I posted this on my blog on August 22, 2007. This call to action is aimed at the people who have the power to hire apprentices and establish apprenticeship programs. Even if you don’t currently possess this power, I hope that you can keep these words in mind as you move beyond your apprenticeship years.
At Agile 2007 last week, I snuck into the last 30 minutes of Uncle Bob’s talk about Craftsmanship and Professionalism. When Uncle Bob talks about Craftsmanship he is generally talking about nitty-gritty details of the craft, such as specific practices and tools, but he did have one slide on apprenticeship. He ranted a bit about how most universities do not equip graduates with sufficient skills to allow them to deliver quality software from day one. (Not to mention the significant number of people who come into software development from other fields and have never even received the inadequate computer science education that Bob was referring to.) Bob asserted that we need to apprentice these young people, these graduates and newcomers. He asserted that the most effective learning situation is one where a small number of apprentices work alongside an even smaller number of journeymen, who are receiving guidance from a master craftsman. It was music to my ears until Bob polled the audience for anyone who was working in that environment.
I proudly raised my hand, but my heart sank as I looked around and realized I was the only one raising my hand.
For the rest of the conference, I felt a sense of pride at the revelation that Obtiva’s Software Studio is such a unique phenomenon. But I also struggled with a sense of sadness and frustration at the lack of apprenticeship opportunities our industry is providing to graduates and newcomers. My biggest point of frustration is with small companies (1–20 people) made up entirely of super-experienced, world-class developers, coaches, and trainers. I understand your compulsion to only hire people with over 5 years of professional experience who have established reputations, but I believe you’re hurting the industry by implicitly refusing to take on the responsibility to apprentice a few people along the way.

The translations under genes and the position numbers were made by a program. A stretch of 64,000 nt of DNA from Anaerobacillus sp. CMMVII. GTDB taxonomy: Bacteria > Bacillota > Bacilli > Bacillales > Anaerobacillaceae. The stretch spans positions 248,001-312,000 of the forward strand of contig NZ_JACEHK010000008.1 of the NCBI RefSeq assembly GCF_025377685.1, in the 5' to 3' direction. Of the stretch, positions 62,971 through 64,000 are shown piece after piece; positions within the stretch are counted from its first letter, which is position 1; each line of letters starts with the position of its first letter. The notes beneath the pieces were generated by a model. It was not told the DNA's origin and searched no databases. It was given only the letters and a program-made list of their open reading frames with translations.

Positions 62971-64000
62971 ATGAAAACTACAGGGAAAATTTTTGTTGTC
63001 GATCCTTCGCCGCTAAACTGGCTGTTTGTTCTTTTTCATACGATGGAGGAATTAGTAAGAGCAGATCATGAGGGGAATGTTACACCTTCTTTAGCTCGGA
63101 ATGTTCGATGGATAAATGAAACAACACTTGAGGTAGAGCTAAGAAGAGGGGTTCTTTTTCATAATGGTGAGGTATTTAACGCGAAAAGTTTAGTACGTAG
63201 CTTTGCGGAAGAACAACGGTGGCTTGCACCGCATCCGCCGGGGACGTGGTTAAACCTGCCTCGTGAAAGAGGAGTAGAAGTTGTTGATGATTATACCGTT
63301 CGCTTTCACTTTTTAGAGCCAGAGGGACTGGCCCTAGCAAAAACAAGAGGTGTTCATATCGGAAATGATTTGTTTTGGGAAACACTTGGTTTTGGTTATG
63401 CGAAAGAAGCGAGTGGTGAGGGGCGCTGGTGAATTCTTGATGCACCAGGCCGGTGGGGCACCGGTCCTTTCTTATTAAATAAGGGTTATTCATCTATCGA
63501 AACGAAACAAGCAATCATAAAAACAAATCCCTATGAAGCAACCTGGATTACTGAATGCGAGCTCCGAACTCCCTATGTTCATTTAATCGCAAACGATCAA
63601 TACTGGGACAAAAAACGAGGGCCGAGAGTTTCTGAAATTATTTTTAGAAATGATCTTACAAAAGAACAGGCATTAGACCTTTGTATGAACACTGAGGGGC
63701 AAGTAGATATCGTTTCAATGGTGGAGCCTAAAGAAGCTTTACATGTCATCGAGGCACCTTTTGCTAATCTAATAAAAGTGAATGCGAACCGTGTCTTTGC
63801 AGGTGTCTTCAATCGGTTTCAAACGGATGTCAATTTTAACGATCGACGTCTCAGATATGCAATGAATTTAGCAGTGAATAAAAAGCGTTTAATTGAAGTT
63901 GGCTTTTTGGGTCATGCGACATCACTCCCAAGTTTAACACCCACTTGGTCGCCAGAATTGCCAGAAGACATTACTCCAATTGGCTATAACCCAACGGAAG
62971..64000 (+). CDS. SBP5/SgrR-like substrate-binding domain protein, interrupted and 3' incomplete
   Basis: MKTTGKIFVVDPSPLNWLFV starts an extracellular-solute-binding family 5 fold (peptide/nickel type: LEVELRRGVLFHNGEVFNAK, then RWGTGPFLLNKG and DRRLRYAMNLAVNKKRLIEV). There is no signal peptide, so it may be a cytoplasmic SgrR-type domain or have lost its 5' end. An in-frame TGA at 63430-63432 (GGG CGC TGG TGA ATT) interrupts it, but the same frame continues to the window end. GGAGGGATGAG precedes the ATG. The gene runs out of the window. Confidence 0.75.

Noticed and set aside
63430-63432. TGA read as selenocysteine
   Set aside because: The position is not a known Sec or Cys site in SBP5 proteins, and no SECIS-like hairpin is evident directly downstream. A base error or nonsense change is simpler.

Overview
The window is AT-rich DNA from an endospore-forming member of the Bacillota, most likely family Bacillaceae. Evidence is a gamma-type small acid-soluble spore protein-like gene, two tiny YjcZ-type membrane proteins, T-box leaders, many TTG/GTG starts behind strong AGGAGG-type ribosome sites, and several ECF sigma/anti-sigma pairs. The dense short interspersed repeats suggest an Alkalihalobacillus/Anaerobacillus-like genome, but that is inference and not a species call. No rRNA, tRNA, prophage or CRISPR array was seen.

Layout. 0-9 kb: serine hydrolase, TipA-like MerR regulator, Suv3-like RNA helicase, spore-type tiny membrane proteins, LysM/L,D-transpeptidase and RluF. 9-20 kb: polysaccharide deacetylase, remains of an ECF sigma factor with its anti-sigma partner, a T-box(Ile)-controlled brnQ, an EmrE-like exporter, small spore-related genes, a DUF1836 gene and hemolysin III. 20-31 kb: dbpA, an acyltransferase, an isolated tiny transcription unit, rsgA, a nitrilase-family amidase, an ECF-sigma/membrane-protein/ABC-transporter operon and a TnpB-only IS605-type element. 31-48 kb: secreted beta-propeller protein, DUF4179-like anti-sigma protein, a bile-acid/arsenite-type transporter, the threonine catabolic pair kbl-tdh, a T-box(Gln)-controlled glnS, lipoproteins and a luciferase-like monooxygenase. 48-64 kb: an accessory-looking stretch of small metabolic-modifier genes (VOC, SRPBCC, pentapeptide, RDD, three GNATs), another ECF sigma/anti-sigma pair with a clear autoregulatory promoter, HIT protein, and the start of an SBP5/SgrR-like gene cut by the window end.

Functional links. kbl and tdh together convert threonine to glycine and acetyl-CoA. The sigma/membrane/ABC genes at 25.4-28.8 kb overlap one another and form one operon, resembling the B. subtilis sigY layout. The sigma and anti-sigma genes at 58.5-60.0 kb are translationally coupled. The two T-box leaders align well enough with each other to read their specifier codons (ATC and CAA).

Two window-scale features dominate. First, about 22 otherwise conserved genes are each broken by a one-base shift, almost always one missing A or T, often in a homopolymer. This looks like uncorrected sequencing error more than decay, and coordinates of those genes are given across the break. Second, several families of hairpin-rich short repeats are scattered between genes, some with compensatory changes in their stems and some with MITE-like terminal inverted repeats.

Where do graduates and newcomers go when they’re looking for their first gig? They go where people are hiring entry level people. This is where we lose some of our greatest potential, because people who had the potential for greatness lose heart sitting at the bottom of mediocre, bloated, bureaucratic development organizations. Imagine if young Nathaniel Talbott, too inexperienced and unqualified to do much of anything interesting, had found an “entry level” position, rather than becoming the first apprentice of RoleModel Software. Sure, someone else would have probably written test/unit for Ruby. And Nathaniel would probably still have become a good software developer. But I am convinced that Nathaniel’s apprenticeship made an impact on our industry, and we’re better because of it.
Apprenticeship is more than simply hiring entry level people. Apprenticeship is coupling an apprentice to a journeyman. That doesn’t mean they’re pair programming all the time, but it does mean that the journeyman is overseeing the apprentice’s progress and that the apprentice has an experienced developer in close physical proximity to turn to for guidance.
Furthermore, apprentices are not necessarily entry level people. Our first apprentices generally had a year or two of experience under their belt. Some are in the middle of college degrees. Some had recently graduated. One is re-booting his IT career later in life. Apprentices are people who are willing to take on a junior role that maximizes their learning opportunities, as opposed to people who try to climb as quickly as they can into roles that maximize their financial opportunities. In my experience, if the apprentice has talent and the right attitude, their financial success will inevitably follow their learning success.
 “Red Squirrel Reflections.” Available at: http://redsquirrel.com/cgi-bin/dave/craftsmanship/a.call.for.apprenticeship.html.